Taiwan’s past success in the PC industry has left it overly-focused on computers when instead it needs to concentrate on mobility, concludes a new report from the US-Taiwan Business Council.
“The mobile world consisting of smartphones, tablets and other devices is just beginning, yet it is already cannibalizing the PC market,” the report said.
Taiwan could be forgiven for missing the mobility trend — since so many others have missed it as well — but even the death of the nation’s Dynamic-RAM (DRAM) industry has failed to awaken Taipei to the danger.
“The fact is that South Korea moved early and quickly into mobility, while Taiwan has dallied,” the council’s annual semiconductor review says.
The report emphasizes that the sooner Taiwan accepts the new world order in information technology, the faster its government and corporations can refocus and move forward in an industry they could dominate.
“The clearest sign that Taiwan remains unclear about the mobile revolution is the lack of 4G telecommunications services on the island,” the report said.
South Korea’s first 4G network went up in mid-2011 and they have developed handsets, Web services, apps and more — far ahead of everyone else.
“To compete in the future, Taiwan needs to refocus its industrial policies on mobility — including getting its 4G networks up and running — so that it can unleash its entrepreneurial population and innovative companies into the fray,” the report said.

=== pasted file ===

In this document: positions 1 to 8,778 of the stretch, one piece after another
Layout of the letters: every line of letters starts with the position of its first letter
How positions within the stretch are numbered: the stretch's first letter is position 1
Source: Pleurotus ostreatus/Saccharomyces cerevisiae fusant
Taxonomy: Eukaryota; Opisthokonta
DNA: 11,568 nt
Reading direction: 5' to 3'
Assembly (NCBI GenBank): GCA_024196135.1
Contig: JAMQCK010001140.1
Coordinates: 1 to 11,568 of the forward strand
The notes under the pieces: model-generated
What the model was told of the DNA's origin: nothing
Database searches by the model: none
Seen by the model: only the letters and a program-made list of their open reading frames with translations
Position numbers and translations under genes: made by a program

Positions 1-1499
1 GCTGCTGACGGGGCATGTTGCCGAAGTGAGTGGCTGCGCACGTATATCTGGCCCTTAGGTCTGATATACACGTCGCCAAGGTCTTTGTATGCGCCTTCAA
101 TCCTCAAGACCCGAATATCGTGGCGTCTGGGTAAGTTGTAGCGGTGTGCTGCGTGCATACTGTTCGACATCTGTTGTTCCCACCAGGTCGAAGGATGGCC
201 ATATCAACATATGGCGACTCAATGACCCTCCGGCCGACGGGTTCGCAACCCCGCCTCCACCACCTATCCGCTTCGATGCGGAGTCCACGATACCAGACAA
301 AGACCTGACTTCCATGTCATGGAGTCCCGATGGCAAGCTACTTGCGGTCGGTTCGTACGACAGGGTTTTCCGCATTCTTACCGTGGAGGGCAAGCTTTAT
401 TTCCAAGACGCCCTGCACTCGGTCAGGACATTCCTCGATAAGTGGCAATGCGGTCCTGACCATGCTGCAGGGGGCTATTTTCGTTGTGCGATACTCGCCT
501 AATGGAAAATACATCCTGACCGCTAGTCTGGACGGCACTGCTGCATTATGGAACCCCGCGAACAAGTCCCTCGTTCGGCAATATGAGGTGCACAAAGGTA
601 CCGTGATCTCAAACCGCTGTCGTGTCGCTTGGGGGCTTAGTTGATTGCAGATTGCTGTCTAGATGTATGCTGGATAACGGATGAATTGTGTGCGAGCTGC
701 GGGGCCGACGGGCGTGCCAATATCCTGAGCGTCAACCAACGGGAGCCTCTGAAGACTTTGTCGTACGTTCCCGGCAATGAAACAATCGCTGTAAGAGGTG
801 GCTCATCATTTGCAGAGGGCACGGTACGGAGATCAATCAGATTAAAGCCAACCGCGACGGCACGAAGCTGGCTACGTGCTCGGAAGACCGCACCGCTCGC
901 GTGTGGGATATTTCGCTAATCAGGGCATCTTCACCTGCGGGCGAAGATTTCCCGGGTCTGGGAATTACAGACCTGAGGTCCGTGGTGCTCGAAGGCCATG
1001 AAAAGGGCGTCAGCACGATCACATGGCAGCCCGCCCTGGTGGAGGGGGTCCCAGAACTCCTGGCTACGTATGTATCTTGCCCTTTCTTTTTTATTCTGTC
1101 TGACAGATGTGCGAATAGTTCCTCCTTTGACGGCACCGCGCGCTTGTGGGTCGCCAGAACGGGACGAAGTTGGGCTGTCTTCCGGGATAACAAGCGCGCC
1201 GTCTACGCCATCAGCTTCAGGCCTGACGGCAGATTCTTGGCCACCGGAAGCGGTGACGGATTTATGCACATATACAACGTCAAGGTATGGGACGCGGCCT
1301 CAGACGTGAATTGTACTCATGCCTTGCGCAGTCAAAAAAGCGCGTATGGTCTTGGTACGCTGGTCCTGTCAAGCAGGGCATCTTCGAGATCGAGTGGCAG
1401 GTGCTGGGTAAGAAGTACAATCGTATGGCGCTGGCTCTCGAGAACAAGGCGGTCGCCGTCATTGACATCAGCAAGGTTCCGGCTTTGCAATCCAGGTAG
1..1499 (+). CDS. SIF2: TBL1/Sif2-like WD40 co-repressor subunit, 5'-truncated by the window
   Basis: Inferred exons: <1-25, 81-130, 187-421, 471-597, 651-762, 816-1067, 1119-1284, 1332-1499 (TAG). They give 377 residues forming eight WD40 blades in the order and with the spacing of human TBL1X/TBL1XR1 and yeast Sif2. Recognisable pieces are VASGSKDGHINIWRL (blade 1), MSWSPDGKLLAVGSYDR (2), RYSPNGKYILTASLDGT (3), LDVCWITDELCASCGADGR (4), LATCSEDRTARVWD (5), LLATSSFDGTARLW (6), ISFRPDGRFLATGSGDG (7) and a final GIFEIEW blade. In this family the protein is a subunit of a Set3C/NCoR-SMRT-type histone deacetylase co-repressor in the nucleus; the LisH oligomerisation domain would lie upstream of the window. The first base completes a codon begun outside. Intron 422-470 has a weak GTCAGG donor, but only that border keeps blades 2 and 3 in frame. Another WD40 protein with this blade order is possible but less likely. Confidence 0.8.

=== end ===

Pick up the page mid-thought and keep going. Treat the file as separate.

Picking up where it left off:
In the aftermath of the 2008 financial crisis, South Korea has surged ahead, while Taiwan has “languished,” it said.
LITTLE ECFA BENEFIT
This happened despite the Economic Cooperation Framework Agreement (ECFA) with China.
According to the report, South Korea is now beating Taiwan in China.
“The simple fact is that South Korea has been quicker to latch onto major trends, such as mobility, while Taiwan has rested on its laurels,” the report said.
The most “devastating aspect” of Taiwan’s lack of foresight in mobility so far has been the erosion of a key part of its PC sector — its DRAM industry.
“Signing [the] ECFA, which lowered import duties on many items exported from Taiwan to China, was trumpeted as a victory for Taiwan companies, and it appeared that the door to China-driven prosperity was open,” the report said.
However, Chinese companies have been fierce competitors in their home market and higher-end Taiwanese goods have also faced stiff competition from South Korea.
As a result, Taiwanese companies have not benefitted from the ECFA as much as hoped.
The report stresses that Taiwan needs to move quickly and aggressively to catch up and it needs to do so “right now.”
Taiwan should make its 4G networks a top priority, says the report, and the 4G license auction should be held as soon and as cheaply as possible.